Partition of an interval

In mathematics, a partition of an interval [a, b] on the real line is a finite sequence x0, x1, x2, …, xn of real numbers such that

- a = x0 < x1 < x2 < … < xn = b.

In other terms, a partition of a compact interval I is a strictly increasing sequence of numbers (belonging to the interval I itself) starting from the initial point of I and arriving at the final point of I.

Every interval of the form [xi, xi + 1] is referred to as a subinterval of the partition x.

## Refinement of a partition[edit]

Another partition Q of the given interval [a, b] is defined as a refinement of the partition P, if Q contains all the points of P and possibly some other points as well; the partition Q is said to be “finer” than P. Given two partitions, P and Q, one can always form their common refinement, denoted P ∨ Q, which consists of all the points of P and Q, in increasing order.[1]

## Norm of a partition[edit]

The norm (or mesh) of the partition

- x0 < x1 < x2 < … < xn

is the length of the longest of these subintervals[2][3]

- max{|xi − xi−1| : i = 1, … , n }.

## Applications[edit]

Partitions are used in the theory of the Riemann integral, the Riemann–Stieltjes integral and the regulated integral. Specifically, as finer partitions of a given interval are considered, their mesh approaches zero and the Riemann sum based on a given partition approaches the Riemann integral.[4]

## Tagged partitions[edit]

A tagged partition[5] is a partition of a given interval together with a finite sequence of numbers t0, …, tn − 1 subject to the conditions that for each i,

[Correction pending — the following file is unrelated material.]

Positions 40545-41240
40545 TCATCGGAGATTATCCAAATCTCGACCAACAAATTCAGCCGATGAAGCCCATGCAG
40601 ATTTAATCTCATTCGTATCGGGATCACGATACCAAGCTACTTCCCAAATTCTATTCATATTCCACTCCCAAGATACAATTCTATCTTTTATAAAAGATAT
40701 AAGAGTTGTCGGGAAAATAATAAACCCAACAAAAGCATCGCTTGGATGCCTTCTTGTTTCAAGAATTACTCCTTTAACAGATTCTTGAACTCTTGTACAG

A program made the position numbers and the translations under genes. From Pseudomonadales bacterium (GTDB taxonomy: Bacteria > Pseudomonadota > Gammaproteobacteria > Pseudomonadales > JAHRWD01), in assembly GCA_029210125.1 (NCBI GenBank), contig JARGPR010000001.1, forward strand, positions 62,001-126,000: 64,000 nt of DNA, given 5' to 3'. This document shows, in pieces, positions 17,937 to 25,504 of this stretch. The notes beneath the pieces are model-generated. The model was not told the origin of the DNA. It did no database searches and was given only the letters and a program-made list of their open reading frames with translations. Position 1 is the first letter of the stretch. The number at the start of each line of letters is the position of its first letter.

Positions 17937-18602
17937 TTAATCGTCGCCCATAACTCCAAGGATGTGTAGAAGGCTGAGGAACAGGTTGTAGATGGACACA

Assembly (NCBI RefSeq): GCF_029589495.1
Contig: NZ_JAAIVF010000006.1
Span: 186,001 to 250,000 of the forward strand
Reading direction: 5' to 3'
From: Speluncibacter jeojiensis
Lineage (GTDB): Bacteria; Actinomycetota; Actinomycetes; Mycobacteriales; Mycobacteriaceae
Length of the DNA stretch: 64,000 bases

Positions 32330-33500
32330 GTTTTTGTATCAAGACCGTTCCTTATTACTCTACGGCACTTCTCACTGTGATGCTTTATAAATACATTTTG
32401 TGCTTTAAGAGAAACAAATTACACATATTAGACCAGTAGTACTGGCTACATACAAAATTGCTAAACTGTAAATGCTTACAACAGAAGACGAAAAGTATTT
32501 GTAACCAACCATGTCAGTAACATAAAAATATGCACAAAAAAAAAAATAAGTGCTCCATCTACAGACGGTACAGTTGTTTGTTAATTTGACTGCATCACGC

- xi ≤ ti ≤ xi + 1.

In other words, a tagged partition is a partition together with a distinguished point of every subinterval: its mesh is defined in the same way as for an ordinary partition. It is possible to define a partial order on the set of all tagged partitions by saying that one tagged partition is bigger than another if the bigger one is a refinement of the smaller one.[citation needed]

Suppose that x0, …, xn together with t0, …, tn − 1 is a tagged partition of [a, b], and that y0, …, ym together with s0, …, sm − 1 is another tagged partition of [a, b]. We say that y0, …, ym together with s0, …, sm − 1 is a refinement of a tagged partition x0, …, xn together with t0, …, tn − 1 if for each integer i with 0 ≤ i ≤ n, there is an integer r(i) such that xi = yr(i) and such that ti = sj for some j with r(i) ≤ j ≤ r(i + 1) − 1. Said more simply, a refinement of a tagged partition takes the starting partition and adds more tags, but does not take any away.

## See also[edit]

## References[edit]

- ^ Brannan, D. A. (2006). A First Course in Mathematical Analysis. Cambridge University Press. p. 262. ISBN 9781139458955.
- ^ Hijab, Omar (2011). Introduction to Calculus and Classical Analysis. Springer. p. 60. ISBN 9781441994882.
- ^ Zorich, Vladimir A. (2004). Mathematical Analysis II. Springer. p. 108. ISBN 9783540406334.
- ^ Ghorpade, Sudhir; Limaye, Balmohan (2006). A Course in Calculus and Real Analysis. Springer. p. 213. ISBN 9780387364254.
- ^ Dudley, Richard M.; Norvaiša, Rimas (2010). Concrete Functional Calculus. Springer. p. 2. ISBN 9781441969507.

## Further reading[edit]

- Gordon, Russell A. (1994). The integrals of Lebesgue, Denjoy, Perron, and Henstock. Graduate Studies in Mathematics, 4. Providence, RI: American Mathematical Society. ISBN 0-8218-3805-9.